Dig This: Beach Volleyball Hosted On Horse Guards Parade Proving To Be A Hit
The Olympic beach volleyball tournament at Horse Guards Parade is "already proving to be the Olympics hottest ticket,” according to Damien Gayle of the London DAILY MAIL. LOCOG organizers have “done their best to encourage a sea-side postcard atmosphere to the proceedings, with the Benny Hill theme tune playing during every break in play and an over-excited announcer doing his best to stir up an already electrified audience.” Cheerleaders in “Fifties style swept onto the court for provocative dance routines” (DAILYMAIL.co.uk, 7/29). REUTERS’ Estelle Shirbon wrote the beach volleyball event “got off to a foot-stomping start on Saturday,” as spectators “enjoyed stunning views, not just of the sandy court but also of some of the British capital's most visited attractions such as the Big Ben clock tower and the London Eye, a giant riverside Ferris wheel.” The athletes “unanimously praised the venue, which is the largest in Olympic beach volleyball history, and the atmosphere.” Buckingham Palace is just on the other side of St James's Park, and the announcer told the crowd after a “particularly loud” cheer Saturday, "I think the Queen heard you" (REUTERS, 7/28). SI.com's Luke Winn wrote the "best party for those here in London is at beach volleyball." Even U.K. Prime Minister David Cameron "couldn’t resist stopping by on the opening day" (SI.com, 7/29). In N.Y., Mike Vaccaro wrote the atmosphere was English decorum “colliding with the dude-where’s-my-board-wax? vibe of beach volleyball, right there in the air high above Whitehall Road.” It should seem “an odd juxtaposition,” but it is “instead, perfect” (N.Y. POST, 7/29). In Jacksonville, Joe Daraskevich wrote beach volleyball should work in London “about as well as ice fishing works in Miami, but the Olympics have a special way of bringing cultures together and London has done a fine job of providing its own beach atmosphere” (JACKSONVILLE.com, 7/29).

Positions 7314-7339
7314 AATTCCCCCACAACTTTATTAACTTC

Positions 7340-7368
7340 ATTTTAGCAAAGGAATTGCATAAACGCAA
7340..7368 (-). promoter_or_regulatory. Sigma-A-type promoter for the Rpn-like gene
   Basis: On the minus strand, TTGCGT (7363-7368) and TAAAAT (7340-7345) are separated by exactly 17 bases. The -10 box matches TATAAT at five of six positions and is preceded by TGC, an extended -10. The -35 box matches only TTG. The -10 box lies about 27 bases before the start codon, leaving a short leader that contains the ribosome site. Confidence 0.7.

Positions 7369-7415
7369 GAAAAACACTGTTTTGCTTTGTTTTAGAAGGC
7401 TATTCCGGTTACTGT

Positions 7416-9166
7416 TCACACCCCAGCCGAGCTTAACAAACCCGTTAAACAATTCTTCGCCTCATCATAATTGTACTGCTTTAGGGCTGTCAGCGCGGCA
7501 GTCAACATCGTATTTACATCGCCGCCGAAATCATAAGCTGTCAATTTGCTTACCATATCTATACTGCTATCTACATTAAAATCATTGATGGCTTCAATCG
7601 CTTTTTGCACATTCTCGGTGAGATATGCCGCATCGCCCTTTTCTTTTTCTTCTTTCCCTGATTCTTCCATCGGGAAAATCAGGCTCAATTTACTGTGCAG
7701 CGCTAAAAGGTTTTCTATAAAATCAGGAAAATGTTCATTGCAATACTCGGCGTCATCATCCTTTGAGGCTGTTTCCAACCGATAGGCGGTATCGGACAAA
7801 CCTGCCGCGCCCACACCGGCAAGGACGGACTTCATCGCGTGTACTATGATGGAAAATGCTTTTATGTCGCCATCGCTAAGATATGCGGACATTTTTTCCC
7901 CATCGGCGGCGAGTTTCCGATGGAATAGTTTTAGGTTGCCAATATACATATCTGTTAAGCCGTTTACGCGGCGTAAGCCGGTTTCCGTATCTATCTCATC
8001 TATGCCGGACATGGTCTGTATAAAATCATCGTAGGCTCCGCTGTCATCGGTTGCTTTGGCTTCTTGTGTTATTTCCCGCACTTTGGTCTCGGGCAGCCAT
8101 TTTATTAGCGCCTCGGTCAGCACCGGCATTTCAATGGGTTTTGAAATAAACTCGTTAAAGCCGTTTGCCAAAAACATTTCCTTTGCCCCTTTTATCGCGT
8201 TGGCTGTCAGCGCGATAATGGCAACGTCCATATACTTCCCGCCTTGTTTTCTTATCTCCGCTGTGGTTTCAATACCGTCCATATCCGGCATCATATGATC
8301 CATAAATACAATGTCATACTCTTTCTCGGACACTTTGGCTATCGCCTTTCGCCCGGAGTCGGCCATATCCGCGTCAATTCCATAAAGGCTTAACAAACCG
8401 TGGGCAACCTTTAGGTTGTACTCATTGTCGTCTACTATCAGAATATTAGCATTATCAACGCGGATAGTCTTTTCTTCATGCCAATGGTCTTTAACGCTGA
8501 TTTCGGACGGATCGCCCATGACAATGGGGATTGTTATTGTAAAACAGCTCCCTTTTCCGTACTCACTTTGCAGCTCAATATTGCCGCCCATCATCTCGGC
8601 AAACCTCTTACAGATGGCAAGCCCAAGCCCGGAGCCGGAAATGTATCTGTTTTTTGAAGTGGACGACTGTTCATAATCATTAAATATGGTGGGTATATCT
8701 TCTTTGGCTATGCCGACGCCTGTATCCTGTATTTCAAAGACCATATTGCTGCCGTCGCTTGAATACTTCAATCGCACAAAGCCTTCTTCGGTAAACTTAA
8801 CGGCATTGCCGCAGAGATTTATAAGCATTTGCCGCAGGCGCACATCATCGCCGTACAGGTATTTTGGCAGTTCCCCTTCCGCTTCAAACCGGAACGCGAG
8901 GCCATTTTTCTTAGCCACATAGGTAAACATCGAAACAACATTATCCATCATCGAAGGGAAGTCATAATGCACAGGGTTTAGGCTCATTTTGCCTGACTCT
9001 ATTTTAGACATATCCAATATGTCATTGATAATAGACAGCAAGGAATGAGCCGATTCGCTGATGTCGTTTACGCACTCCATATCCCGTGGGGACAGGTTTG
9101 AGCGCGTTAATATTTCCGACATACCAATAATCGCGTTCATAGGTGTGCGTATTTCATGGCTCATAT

ITSY BITSY, TEENY WEENY...: In Chicago, David Haugh asked, “How were baseball and softball eliminated as Olympic sports before the 2012 Games while beach volleyball was bumped into a prime-time television slot back home? Why do you think the pretty, ponytailed U.S. team of Misty May-Treanor and Kerri Walsh-Jennings didn't start its match until the ridiculous hour of 11 p.m. locally? Everybody knows the answer to both questions is money.” Haugh: “Feel free to divvy up blame between NBC and the International Olympic Committee for the ratings monster they have created since beach volleyball became an Olympic sport in 1996 -- or credit them if you enjoy a recreational sport loosening up the Olympics. Indeed, it can be enjoyable to watch, and this was a fun, frolicking way to spend a Saturday night abroad.” The emphasis on “bikinis and prime-time TV perhaps benefits the popularity of the game but not the integrity of the sport.” Haugh: “To objectify female Olympians diminishes their athletic ability” (CHICAGO TRIBUNE, 7/29).
IMAGE IS EVERYTHING: London Mayor Boris Johnson in a special to the London INDEPENDENT writes a list of the 20 things Londoners can be proud about of the Olympics so far. He writes, "As I write these words there are semi-naked women playing beach volleyball in the middle of the Horse Guards Parade immortalised by Canaletto. They are glistening like wet otters and the water is plashing off the brims of the spectators’ sou’westers. The whole thing is magnificent and bonkers" (London INDEPENDENT, 7/30).
TAKE COVER? In N.Y., Frank Isola noted the “frigid weather even forced the participants in the day’s final match to alter their outfits” Saturday. All four players in the U.S.-Australia match “wore sports tops with sleeves to stay warm.” The Australian team “wore tights while May-Treanor and Walsh-Jennings kept to their California roots by wearing bikini bottoms.” May-Treanor said, “We warmed up with pants but Kerri said she was getting hot so we took off our pants” (N.Y. DAILY NEWS, 7/29). The AP’s Jimmy Golen noted two-piece swimsuits have “long been the standard attire in the sport.” Players say the “skimpy clothes allow less room for sand to get underneath and chafe.” But international rules have “long allowed women to wear warmer clothes when the temperature drops" (AP, 7/28).